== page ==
7. Have a cyber launch party for your book. Set up a group on Yahoo, Facebook, your blog, and invite all your connections. It helps to have a friend who will feed you questions if the party is slow.

8. Look beyond bookstores for your booksigning/event. Is your book regional? Perhaps the historic society or tourist shops would be interested. Does your character golf or fish? Check out golf shops and fishing shacks.

9. Carry your book with you. If someone asks to see your ID, show them your picture on the cover.

10. Do a literacy promotion like: “Kids who see their parents read are more likely to become readers. If you don’t know what to read, I have a book . . . ”

Okay, the tenth suggestion is a bit off-the-wall, but book promotion is about being creative and coming up with off-the-wall ideas. One of them might actually work.

How I Did My Booksigning

Christine Husom, author of Murder in Winnebago County published by Second Wind Publishing, agreed to share her book-signing experience. I’m sure you’ll find it as fascinating as I do.

To my fellow writers:

I had a book launching/signing last night at the local library, hosted by the Friends of the Library. The head librarian had asked me a while ago if I would be interested — of course I would!

To prepare for the event, I ordered 100 postcards with the book cover on the front and book info, publishing info and event details on the back. I sent out a number of the cards and also put stacks of them at the library, 2 local bookstores and at our family’s downtown business. I also had posters made and hung them in a number of stores and the library. I also put a press release in the paper (free advertising!)

The turn-out for the signing was overwhelming — I thought there were between 75 and 80 people, but 3 people today told me it was closer to 100. They had 60 some chairs set up and there were a lot of people standing and some were out in the hallway — they couldn’t get in because the back was too crowded. I was surprised by the number of people I didn’t know who were there and also some people I know only casually. I guess there are a lot of people who like book signings (and/or mystery novels). I thanked them all for coming — my family, old friends, new friends and future friends.

I wasn’t sure how to conduct the signing, exactly, so I told the group we could do whatever they wanted. I told them I was at a Tami Hoag signing and she read a passage from her book, then did signings. I don’t recall her answering questions, but it is possible she did. John Sanford spoke for a while about his life and interests, then took questions for a fairly long time before the signings.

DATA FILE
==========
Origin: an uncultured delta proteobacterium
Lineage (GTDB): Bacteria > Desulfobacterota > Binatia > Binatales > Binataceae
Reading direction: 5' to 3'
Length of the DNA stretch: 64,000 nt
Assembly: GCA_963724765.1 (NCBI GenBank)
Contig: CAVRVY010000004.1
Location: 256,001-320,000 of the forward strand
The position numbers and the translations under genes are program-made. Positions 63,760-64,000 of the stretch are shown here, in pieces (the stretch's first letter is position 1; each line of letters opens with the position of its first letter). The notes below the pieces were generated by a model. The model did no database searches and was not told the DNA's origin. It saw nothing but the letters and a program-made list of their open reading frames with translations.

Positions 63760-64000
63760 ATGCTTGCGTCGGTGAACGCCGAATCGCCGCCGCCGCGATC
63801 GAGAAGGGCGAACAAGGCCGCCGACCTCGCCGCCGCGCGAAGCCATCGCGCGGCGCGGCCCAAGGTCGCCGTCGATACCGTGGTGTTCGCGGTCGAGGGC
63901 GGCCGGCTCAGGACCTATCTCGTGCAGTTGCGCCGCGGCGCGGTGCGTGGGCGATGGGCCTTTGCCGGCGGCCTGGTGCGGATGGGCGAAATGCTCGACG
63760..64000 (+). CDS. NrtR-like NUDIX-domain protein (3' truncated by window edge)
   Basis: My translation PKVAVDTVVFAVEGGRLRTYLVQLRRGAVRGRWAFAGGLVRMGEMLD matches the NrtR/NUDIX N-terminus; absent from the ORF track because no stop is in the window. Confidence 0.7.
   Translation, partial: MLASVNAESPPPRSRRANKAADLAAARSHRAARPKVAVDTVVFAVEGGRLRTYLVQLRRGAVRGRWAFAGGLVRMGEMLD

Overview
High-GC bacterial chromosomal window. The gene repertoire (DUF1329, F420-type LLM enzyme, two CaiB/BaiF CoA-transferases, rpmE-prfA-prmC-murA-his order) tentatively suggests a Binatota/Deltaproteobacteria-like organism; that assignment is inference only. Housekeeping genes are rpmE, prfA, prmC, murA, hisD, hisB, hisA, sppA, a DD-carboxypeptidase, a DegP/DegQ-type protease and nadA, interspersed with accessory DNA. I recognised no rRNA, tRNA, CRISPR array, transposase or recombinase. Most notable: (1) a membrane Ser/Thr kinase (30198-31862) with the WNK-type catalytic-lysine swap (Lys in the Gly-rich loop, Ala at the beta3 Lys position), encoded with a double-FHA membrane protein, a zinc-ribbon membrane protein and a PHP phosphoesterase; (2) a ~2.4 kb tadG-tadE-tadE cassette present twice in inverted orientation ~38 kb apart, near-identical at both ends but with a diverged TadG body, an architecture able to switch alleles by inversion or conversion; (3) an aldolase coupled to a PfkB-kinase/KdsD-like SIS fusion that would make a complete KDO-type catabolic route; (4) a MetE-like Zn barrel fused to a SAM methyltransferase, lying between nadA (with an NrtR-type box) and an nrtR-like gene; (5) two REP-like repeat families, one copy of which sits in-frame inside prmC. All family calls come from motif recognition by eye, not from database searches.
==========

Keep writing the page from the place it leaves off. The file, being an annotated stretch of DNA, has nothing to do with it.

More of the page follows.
No one suggested how to proceed so I asked them if they wanted to know why I wrote the book and how I got published, etc and they did. Then I took questions. They asked things such as do I write on a laptop or with a pen and paper, do I wake up in the middle of the night and jot things down, how did I choose the title, how long did it take to write, when will my next book be out, what is the next book about, etc. Then someone asked me to read a passage. I felt a bit tongue-tied and said “Feminine” instead of “Fenneman” (my character’s name) a couple of times. But I laughed and said, “See I didn’t think I would be able to read.”

My husband said he was proud of me — he said I was poised and genuine. I was grateful I had a podium to lean into. I donated a book to the library and they gave me a nice thank you card and flowers. They served cookies and fruit and juice. Not everyone bought a book, others bought two — one for a gift. There were some couples who bought one between them, others I think will borrow the copy from the library. But I did sell about 60 and gave another 6 to some family members and the library.

There were people who wanted their picture taken with me — that was different and very cool!!!

All in all, it was a great event. I am getting books into the local bookstores and also am selling some at our store. I sold four there today — three people had heard about the signing but couldn’t make it. I am planning to go to “Once Upon a Crime” bookstore in Minneapolis and see if they might host a signing. That’s where I saw Hoag and Sanford.

I felt a little dumb signing the books — I have an illegible signature, but my daughter said I should use that instead of trying to write my name so people could read it. One person told me, “no wonder you have to type” when she read my writing — touché.

I encourage all of you to have a signing. It seems to generate excitement and interest. I was told the attendees were very engaged in what I had to say and liked being part of the fun. Sometimes you have to get out of your comfort zone. I was not quite as nervous as I would have imagined. I was with a group of people who wanted to be there, for whatever reason, and I was glad and grateful they were there!

All the best,

Chris